Jazz star Norma Winstone on growing up in Dagenham
PUBLISHED: 12:31 05 October 2012 | UPDATED: 13:47 05 October 2012
Just over six decades ago a 10-year-old girl and her family moved from Bow to Oxlow Lane in Dagenham.
This little girl would go on to become one of Britain’s most prominent female jazz singers and play alongside a string of legendary artists.
Norma Winstone, born as Norma Short, is now 71 and still performing across the country, releasing albums and picking up awards. In 2007 she was awarded an MBE in the Queen’s Birthday honours for services to music.
The mum-of-two, who now lives in Kent, says her life may have been very different were it not for a Dagenham teacher.
“Miss Pamenter was my teacher at Alibon Primary School,” Norma explains. “She was wonderful. We were all girls in the class and she would treat us like ‘her girls’ and gave us advice about growing up.
“At some point during the year the council offered pupils the chance to apply for scholarships. I was interested in music and had played the piano a bit in Bow, but didn’t think I had a chance. But she spotted that I had a talent and told me to apply, so I did. I was then offered a scholarship to Trinity Music College.”
For the next few years Norma would take the train to London every Saturday where she was taught a variety of music styles.
“Funnily enough I didn’t want to take singing classes as I wasn’t keen to sing classical stuff,” she says. “I loved singers like Frank Sinatra and Ella Fitzgerald, but no-one taught that kind of music then. Now Trinity have jazz classes, but not in those days.”
After passing her 11 plus exams, Norma was offered a place at grammar school Dagenham County High in Parsloes Avenue (now Sydney Russell).
“I just scraped in really as I wasn’t very good at maths, but not bad at English. I came from a very working class background and suddenly I was at a grammar school and attending music lessons at Trinity! It was expected.”
When Norma was in her first year at Dagenham County High, the late actor, comic and composer Dudley Moore was in his final year.
“I had a big crush on him,” she laughs. “Mainly because I thought he looked good.
“He had a music scholarship in London too - at the Guildhall School of Music - and I remember I was on the train on my way to Trinity one day when he got on at Barking and sat opposite me with his violin case. I didn’t dare say anything to him and tried not to stare, even though I wanted to.”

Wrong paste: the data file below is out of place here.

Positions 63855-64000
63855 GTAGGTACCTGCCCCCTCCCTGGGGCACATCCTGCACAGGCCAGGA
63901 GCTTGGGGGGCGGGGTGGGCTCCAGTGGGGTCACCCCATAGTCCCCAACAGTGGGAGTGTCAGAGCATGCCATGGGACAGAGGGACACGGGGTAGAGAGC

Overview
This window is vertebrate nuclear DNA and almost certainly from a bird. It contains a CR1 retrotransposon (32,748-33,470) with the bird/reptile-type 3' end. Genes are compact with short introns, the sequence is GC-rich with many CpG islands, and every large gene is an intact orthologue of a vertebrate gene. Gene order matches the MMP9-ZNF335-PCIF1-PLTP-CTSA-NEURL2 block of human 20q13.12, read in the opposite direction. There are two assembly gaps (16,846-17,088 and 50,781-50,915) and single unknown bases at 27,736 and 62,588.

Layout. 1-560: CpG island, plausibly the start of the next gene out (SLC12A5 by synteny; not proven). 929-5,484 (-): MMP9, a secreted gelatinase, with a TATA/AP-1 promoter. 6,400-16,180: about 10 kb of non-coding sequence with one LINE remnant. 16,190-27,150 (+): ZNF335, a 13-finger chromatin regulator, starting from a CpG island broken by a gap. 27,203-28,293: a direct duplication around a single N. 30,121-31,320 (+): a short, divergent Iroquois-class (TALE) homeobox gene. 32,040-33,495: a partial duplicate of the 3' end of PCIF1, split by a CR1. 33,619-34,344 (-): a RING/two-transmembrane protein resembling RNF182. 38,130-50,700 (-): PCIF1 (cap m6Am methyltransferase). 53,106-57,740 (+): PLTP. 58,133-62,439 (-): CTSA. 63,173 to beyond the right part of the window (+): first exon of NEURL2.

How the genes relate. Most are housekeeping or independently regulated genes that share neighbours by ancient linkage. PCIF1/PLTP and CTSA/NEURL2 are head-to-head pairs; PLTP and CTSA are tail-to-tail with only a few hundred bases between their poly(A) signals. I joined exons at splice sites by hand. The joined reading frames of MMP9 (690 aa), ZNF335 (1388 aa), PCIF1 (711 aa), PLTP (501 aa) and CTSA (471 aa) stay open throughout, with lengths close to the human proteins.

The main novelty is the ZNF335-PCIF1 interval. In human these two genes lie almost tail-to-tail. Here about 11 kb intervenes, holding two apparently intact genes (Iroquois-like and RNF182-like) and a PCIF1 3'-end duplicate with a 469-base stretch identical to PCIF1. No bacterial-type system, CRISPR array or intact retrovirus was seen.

She says Moore, who used to play piano in assembly, was a bit of a joker.
“He used to act up a lot. I recall on a sports day once he was running around - limping a bit as he had a club foot - and he was wearing his blazer back to front.”
“I met him years later,” she adds, “in the 1970s, at a photo shoot for a group that was trying to set up a jazz centre. He told me he would still regularly visit the school, helping out in different ways. He also said he was in touch with our music teacher Peter Cork who died last month.”
Norma left school after her O-levels, declining an offer to stay on at sixth form.
“I just wanted to leave then and focus on music. I got some singing lessons from a man in Seven Kings called Al Dukardo and he taught me how to breath and how to make my voice heard as I was very quiet.
“I found work in an office and soon started singing in the pubs in the evenings. For a while I juggled working in the day and performing at night.
“In 1966 I was offered my first stint at Ronnie Scott’s, but it wasn’t until 1969 when I got a regular job in a club and became a full-time musician. Thankfully I’ve never had to do anything other than music since.”
Norma, who now lives in Kent with her partner, visited Sydney Russell last year as part of an annual school reunion in memory of Dudley Moore.
“I asked to look at the hall and they said I couldn’t because there was something going on there. But then I mentioned that I went to school with Dudley and said he used to play the piano in that hall, so they let me go in.
“Sitting in the hall was that very same piano that he played, looking a bit worse for wear, but still there.”